Conjunctions: English Language Notes for Bank and Other Competitive Exams (Download PDF)

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Conjunctions

Definition:

Conjunction is basically a word or a group of words that connects two or more words/phrase/sentences etc.

Some examples of conjunctions used in sentences –
  1. Payal is violent as well as unreasonable.
  2. Anmol is too lazy to win this race.
  3. Cracking an exam is nothing but a test of one’s problem solving capabilities.
  4. Nitesh has no other aim than to succeed in this task.


Some important points to remember –

> Conjunctions join two desirable or two undesirable adjectives BUT, it never joins one desirable and one undesirable adjective.
For e.g. –
Harish is both intelligent and dumb.  (Incorrect)
Umesh is not only dishonest but also noble.  (Incorrect)

> Some wrong pairs of conjunctions are –

Though....and; both...as well as; between...to; no other...but; If...or; 
e.g. –
Though he worked hard, but he could not complete the task. (Incorrect)
Though he worked hard, yet he could not complete the task. (Correct)
Narayan is both smart as well as hard working.   (Incorrect)
Narayan is both smart and hard working.   (Correct)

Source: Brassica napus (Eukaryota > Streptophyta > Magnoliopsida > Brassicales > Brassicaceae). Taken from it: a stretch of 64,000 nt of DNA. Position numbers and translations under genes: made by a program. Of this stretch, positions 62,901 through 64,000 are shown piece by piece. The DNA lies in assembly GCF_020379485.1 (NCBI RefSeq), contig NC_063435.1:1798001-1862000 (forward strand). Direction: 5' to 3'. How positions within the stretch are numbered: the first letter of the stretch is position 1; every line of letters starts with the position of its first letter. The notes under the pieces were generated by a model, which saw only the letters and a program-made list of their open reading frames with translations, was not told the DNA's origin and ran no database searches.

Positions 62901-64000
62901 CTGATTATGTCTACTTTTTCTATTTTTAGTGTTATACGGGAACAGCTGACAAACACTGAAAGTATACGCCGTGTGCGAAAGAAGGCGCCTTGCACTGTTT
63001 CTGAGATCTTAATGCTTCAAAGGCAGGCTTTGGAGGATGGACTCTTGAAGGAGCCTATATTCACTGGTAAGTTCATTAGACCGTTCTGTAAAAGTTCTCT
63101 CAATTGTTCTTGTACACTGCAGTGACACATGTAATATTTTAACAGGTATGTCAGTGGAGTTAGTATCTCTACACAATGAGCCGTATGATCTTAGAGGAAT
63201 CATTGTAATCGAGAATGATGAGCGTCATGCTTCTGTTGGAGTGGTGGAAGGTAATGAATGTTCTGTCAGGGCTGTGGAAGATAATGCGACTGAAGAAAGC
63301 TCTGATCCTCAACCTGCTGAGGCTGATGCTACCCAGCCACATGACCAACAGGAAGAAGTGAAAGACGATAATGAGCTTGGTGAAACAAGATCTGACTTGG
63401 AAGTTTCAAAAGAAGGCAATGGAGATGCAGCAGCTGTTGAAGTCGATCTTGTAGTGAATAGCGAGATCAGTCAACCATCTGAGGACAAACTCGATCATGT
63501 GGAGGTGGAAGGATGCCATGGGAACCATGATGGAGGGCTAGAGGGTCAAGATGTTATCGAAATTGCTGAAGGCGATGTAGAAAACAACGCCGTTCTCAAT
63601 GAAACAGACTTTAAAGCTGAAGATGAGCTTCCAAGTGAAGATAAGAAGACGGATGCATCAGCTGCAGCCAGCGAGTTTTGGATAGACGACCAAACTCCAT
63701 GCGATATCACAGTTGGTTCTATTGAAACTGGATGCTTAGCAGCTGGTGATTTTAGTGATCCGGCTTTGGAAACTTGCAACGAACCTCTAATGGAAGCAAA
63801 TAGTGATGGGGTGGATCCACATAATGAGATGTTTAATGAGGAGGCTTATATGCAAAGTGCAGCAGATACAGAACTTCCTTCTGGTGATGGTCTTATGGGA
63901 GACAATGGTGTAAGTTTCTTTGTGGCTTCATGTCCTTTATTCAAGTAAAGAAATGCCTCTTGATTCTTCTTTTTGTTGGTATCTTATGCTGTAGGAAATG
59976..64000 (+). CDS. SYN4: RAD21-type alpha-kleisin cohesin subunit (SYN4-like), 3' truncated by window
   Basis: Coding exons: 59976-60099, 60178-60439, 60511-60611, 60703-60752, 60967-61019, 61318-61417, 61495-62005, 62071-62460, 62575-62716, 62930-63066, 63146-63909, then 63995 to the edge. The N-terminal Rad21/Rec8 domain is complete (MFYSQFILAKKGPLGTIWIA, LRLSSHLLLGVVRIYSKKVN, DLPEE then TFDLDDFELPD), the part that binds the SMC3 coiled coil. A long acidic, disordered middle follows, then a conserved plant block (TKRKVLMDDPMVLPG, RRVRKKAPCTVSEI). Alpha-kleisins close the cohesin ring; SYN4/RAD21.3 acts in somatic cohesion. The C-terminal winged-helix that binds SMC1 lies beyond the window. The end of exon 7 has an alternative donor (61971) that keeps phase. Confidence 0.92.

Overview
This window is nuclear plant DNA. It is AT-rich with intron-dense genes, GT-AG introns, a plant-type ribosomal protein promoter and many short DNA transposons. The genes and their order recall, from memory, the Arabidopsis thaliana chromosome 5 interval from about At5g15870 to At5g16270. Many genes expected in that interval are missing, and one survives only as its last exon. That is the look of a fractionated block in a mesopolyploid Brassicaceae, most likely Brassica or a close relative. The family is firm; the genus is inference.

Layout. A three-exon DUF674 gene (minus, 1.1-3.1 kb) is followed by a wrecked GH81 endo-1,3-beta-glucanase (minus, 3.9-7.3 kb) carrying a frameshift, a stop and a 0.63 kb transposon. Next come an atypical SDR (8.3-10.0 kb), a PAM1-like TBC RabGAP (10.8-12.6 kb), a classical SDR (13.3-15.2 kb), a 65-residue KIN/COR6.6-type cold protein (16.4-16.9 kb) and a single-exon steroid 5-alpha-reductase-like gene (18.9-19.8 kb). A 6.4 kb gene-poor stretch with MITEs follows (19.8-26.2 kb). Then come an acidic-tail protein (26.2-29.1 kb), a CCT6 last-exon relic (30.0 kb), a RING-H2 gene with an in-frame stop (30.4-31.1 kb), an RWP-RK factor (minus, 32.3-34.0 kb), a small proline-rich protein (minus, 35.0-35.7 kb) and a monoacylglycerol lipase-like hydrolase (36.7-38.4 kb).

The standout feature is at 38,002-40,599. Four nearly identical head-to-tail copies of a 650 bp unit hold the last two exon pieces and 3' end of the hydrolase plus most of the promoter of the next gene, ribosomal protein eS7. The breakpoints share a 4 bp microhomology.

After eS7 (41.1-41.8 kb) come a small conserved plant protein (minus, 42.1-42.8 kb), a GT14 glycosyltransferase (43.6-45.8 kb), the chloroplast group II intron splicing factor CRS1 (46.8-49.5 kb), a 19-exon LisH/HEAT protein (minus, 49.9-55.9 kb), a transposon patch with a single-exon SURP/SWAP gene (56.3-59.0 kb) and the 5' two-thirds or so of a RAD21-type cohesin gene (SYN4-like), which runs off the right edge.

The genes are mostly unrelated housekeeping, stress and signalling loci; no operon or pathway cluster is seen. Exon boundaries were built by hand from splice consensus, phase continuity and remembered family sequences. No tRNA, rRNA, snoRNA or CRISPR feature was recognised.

Swati asked Sakshi if she was coming to the party or not.  (Incorrect)
Swati asked Sakshi whether she was coming to the party or not.(Correct)
Swati asked Sakshi if she was coming to the party.  (Correct)

> A lot of times a conjunction is used at wrong places. In a sentence it must always be used at the correct place.
e.g. –
He cheated not only his friends but also his parents.  (Incorrect)
Not only he cheated his friends but also his parents.  (Correct)

> A sentence NEVER begin with ‘till’.

> ‘Until/Unless’ is NEVER followed by ‘not’.
e.g. –
Until the Governor does not arrive, the program will not start. (Incorrect)
Until the Governor arrives, the program will not start. (Correct)
Unless the government will not make a strict law, robberies will keep on happening.(Incorrect)
Unless the government makes a strict law, robberies will keep on happening.(Correct)

> Also, WILL/SHOULD/WOULD are NOT used after ‘Until/Unless’.
e.g. –
Unless you will not come, I will not cut my birthday cake.   (Incorrect)
Unless you come, I will not cut my birthday cake.  (Correct)

> If the sentence is affirmative, then ‘doubt...if/whether’ or ‘doubtful...if/whether’ are used.
e.g. –
I doubt if/whether Payal would help Sheetal.
I am doubtful if/whether Payal would help Sheetal.

> If the sentence is negative/interrogative, then ‘doubt...that’ or ‘doubtful...that’ is used.
e.g. –
I have no doubt if/whether Nitesh will cheat him.     (Incorrect)
I have no doubt that Nitesh will cheat him.     (Correct)

Some important and common conjunctions –

And; as well as; either....or; neither...nor; scarcely....when; No sooner...than; Hardly...when; Both....and; too...to; Lest...should; such....that; even if;


 

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